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This article is intended to notify Web site administrators and IT professionals about the behavior of Internet Explorer when user information is included in a Web site address (HTTP or HTTPS URL).
By default, versions of Windows Internet Explorer that were released starting with the release of security update 832894 do not support handling user names and passwords in HTTP and HTTP with Secure Sockets Layer (SSL) or HTTPS URLs. The following URL syntax is not supported in Internet Explorer or in Windows Explorer:
http(s)://username:password@server/resource.extThis article is intended to notify you of this default behavior of Internet Explorer. If you include user information in HTTP or HTTPS URLs, we recommend that you explore the workarounds that are described in this article. For more information about the 832894 security update, visit the following Microsoft Web site:
Background informationInternet Explorer versions 3.0 to 6.0 support the following syntax for HTTP or HTTPS URLs:
http(s)://username:password@server/resource.extYou can use this URL syntax to automatically send user information to a Web site that supports the basic authentication method.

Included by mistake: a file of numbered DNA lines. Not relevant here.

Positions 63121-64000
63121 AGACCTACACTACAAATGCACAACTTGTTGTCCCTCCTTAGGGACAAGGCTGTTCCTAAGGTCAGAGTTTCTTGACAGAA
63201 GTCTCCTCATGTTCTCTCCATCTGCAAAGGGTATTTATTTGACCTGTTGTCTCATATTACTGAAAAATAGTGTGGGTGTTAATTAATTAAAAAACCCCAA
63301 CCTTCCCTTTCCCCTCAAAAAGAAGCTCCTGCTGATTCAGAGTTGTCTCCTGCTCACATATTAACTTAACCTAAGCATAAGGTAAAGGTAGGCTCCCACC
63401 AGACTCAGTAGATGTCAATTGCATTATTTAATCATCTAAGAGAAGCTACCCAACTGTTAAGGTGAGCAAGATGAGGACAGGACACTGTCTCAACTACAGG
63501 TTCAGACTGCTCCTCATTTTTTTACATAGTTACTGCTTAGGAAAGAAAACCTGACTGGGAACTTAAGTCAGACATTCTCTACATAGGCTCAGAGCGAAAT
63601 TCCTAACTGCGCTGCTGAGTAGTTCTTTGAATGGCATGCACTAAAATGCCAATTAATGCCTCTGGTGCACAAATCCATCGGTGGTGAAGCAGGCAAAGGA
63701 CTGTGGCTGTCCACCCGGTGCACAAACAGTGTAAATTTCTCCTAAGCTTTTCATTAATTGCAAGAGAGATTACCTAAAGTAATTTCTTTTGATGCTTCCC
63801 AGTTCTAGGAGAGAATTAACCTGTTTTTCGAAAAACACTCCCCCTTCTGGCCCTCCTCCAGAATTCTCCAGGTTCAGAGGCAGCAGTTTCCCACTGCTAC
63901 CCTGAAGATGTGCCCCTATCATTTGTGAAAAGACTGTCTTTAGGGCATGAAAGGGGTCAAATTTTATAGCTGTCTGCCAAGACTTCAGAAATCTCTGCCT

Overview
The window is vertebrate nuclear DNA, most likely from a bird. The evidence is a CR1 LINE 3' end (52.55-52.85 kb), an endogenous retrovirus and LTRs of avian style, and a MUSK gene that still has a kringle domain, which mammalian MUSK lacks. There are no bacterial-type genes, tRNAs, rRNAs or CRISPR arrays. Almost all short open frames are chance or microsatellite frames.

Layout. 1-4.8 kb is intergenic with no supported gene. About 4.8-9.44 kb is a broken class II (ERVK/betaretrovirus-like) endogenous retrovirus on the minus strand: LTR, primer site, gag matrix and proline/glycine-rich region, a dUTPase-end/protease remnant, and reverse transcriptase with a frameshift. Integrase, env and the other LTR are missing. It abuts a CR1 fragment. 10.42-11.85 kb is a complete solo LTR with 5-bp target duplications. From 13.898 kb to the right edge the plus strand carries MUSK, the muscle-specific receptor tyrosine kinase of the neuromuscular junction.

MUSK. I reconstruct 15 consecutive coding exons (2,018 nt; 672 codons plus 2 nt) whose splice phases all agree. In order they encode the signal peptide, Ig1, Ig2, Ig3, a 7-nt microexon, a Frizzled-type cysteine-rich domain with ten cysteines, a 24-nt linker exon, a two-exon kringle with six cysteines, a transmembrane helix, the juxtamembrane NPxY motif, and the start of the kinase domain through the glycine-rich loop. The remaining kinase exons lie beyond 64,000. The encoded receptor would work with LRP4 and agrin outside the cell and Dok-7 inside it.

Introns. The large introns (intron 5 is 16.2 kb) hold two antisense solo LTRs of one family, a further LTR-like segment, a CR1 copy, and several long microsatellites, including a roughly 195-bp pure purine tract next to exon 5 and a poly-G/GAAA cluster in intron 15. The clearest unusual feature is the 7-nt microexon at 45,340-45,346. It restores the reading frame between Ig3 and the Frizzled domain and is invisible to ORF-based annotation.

A malicious user might use this URL syntax to create a hyperlink that appears to open a legitimate Web site but actually opens a deceptive (spoofed) Web site. For example, the following URL appears to open http://www.wingtiptoys.com but actually opens http://example.com:
http://firstname.lastname@example.orgNote In this case, Internet Explorer 6 Service Pack 1 (SP1) and Internet Explorer 6 for Microsoft Windows Server 2003 only display "http://example.com" in the Address bar. However, earlier versions of Internet Explorer display "http://email@example.com" in the Address bar.
Additionally, malicious users can use this URL syntax together with other methods to create a link to a deceptive (spoofed) Web site that displays the URL to a legitimate Web site in the Status bar, Address bar, and Title bar of all versions of Internet Explorer.
For more information about this issue, click the following article number to view the article in the Microsoft Knowledge Base:
(http://support.microsoft.com/kb/833786/ )Steps that you can take to help identify and to help protect yourself from deceptive (spoofed) Web sites and malicious hyperlinks
Explanation of the change in the default behaviorTo mitigate the issues that are discussed in the "Background information" section, Internet Explorer and Windows Explorer no longer support handling HTTP and HTTPS URLs of this form. Windows Explorer and Internet Explorer do not open HTTP or HTTPS sites by using a URL that includes user information. By default, if user information is included in an HTTP or an HTTPS URL, a Web page that has the following title appears:
Invalid syntax errorNote This change in the default behavior does not affect other protocols. For example, you can still include user information in an FTP URL after you install the 832894 security update.
This change in the default behavior is also implemented by security updates, service packs, and versions of Internet Explorer that were released starting with the release of security update 832894.